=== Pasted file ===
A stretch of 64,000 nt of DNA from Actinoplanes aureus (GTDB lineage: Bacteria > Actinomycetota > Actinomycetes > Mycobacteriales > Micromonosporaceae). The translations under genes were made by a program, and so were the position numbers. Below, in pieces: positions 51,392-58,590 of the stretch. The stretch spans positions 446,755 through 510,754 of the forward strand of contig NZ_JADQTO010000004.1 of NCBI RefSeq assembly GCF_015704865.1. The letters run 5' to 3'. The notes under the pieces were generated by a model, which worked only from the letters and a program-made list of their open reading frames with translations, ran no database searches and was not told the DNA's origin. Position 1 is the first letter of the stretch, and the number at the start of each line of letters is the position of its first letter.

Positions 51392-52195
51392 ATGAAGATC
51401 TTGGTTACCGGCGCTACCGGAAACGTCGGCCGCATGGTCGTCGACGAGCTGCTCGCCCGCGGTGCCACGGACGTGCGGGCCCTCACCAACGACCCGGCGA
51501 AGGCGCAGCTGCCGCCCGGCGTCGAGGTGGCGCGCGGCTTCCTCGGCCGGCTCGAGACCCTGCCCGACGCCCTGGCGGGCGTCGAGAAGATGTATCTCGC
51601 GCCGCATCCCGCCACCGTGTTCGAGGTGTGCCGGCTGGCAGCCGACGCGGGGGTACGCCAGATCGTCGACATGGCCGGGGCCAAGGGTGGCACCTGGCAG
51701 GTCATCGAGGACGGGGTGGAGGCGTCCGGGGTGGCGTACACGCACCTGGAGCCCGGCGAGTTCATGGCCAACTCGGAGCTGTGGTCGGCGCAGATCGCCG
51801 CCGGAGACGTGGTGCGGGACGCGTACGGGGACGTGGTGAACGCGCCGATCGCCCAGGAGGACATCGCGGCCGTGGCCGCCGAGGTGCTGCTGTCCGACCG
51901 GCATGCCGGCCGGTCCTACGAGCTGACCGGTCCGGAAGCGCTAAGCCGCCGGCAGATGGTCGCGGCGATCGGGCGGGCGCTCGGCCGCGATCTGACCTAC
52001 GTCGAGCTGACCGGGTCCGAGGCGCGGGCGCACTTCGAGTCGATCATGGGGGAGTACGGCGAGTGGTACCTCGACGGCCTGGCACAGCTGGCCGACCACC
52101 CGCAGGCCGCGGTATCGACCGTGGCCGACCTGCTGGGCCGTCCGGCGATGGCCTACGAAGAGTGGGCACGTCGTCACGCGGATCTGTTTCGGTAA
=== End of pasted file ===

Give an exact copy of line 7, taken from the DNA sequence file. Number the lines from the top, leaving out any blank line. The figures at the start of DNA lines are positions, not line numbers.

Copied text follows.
51701 GTCATCGAGGACGGGGTGGAGGCGTCCGGGGTGGCGTACACGCACCTGGAGCCCGGCGAGTTCATGGCCAACTCGGAGCTGTGGTCGGCGCAGATCGCCG